Trying to get rid of guilt and shame is not conducive to the practice, but trying to get rid of what gives rise to guilt and shame is.

Everything else equal, those who experience guilt and shame for twrong doings are better than those who brush it away to continue doing harm, all in my opinion.
Hello,

I agree, if guilt and shame prevent harm then that is better than not feeling them and continuing to do harm.

I think there are areas in practise where loving-kindess is better than shame and guilt. Eating too much cake for instance, assuming there isn't an underlying health condition such as diabetes and you aren't eating too much cake every single day, then you probably shouldn't be ashamed for doing it once. The same applies to things like masturbation, it's not massively harmful (again barring any addiction). The best response in these instances in my opinion is to think "it's okay to sometimes eat too much cake, tomorrow I'll try not to", rather than becoming neurotic about relatively harmless acts.

This is where guilt and shame become a hindrance in my view. Of course you should rightly feel guilty if you are malevolent to anyone, but there is an element of renunciation in Buddhism, that is easy to grasp wrongly. I think renouncing harm is the main one to keep. I view renunciation of the smaller pleasures as a by product rather than an aim of practise, which helps me to not become too neurotic about it.

Thoughts such as "I had too much cake today, I'm not a very good Buddhist, I wish I could resist my urges properly, I'm no good at this..." Are just more suffering as far as I'm concerned. It was exactly this that caused me to abandon practise for years. Buddhism became suffering for me, because I was constantly ashamed of a few small things that I was doing. So I figured it just didn't work and I gave it up. Really I just needed to be more forgiving of myself. Don't sweat the small stuff as they say, keep practicing and things will cool down. The main thing is that you're not doing things with a malicious intent...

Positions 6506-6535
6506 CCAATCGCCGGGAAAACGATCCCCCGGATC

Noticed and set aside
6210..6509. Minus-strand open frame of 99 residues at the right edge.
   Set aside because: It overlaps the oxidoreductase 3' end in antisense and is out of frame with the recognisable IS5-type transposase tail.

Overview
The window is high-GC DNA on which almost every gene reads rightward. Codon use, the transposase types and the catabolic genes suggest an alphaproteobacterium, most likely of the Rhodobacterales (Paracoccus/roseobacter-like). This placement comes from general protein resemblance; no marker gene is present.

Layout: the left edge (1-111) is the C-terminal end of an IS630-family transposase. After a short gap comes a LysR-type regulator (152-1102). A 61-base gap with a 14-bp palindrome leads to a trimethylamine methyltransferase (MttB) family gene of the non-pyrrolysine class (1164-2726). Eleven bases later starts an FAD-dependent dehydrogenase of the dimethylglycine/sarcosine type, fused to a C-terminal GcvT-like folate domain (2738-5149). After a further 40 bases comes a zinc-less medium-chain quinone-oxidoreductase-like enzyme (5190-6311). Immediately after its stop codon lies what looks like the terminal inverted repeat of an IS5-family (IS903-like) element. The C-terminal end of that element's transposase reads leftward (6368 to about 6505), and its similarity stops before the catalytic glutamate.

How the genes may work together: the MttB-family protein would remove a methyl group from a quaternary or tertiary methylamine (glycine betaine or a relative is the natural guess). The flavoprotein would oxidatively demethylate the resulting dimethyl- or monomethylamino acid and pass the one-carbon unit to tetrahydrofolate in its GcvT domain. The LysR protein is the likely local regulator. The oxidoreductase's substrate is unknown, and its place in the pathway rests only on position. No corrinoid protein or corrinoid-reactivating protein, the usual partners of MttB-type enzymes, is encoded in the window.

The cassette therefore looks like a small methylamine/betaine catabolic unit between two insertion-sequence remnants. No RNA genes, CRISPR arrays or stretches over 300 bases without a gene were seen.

"If only it were all so simple! If only there were evil people somewhere insidiously committing evil deeds, and it were necessary only to separate them from the rest of us and destroy them. But the line dividing good and evil cuts through the heart of every human being. And who is willing to destroy a piece of his own heart?"

Aleksandr Solzhenitsyn

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Bundokji
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Re: Guilt and Shame

Post by Bundokji » Wed Jun 20, 2018 7:51 pm

Laurens wrote:
Wed Jun 20, 2018 1:51 pm
Hello,

I agree, if guilt and shame prevent harm then that is better than not feeling them and continuing to do harm.

I think there are areas in practise where loving-kindess is better than shame and guilt. Eating too much cake for instance, assuming there isn't an underlying health condition such as diabetes and you aren't eating too much cake every single day, then you probably shouldn't be ashamed for doing it once. The same applies to things like masturbation, it's not massively harmful (again barring any addiction). The best response in these instances in my opinion is to think "it's okay to sometimes eat too much cake, tomorrow I'll try not to", rather than becoming neurotic about relatively harmless acts.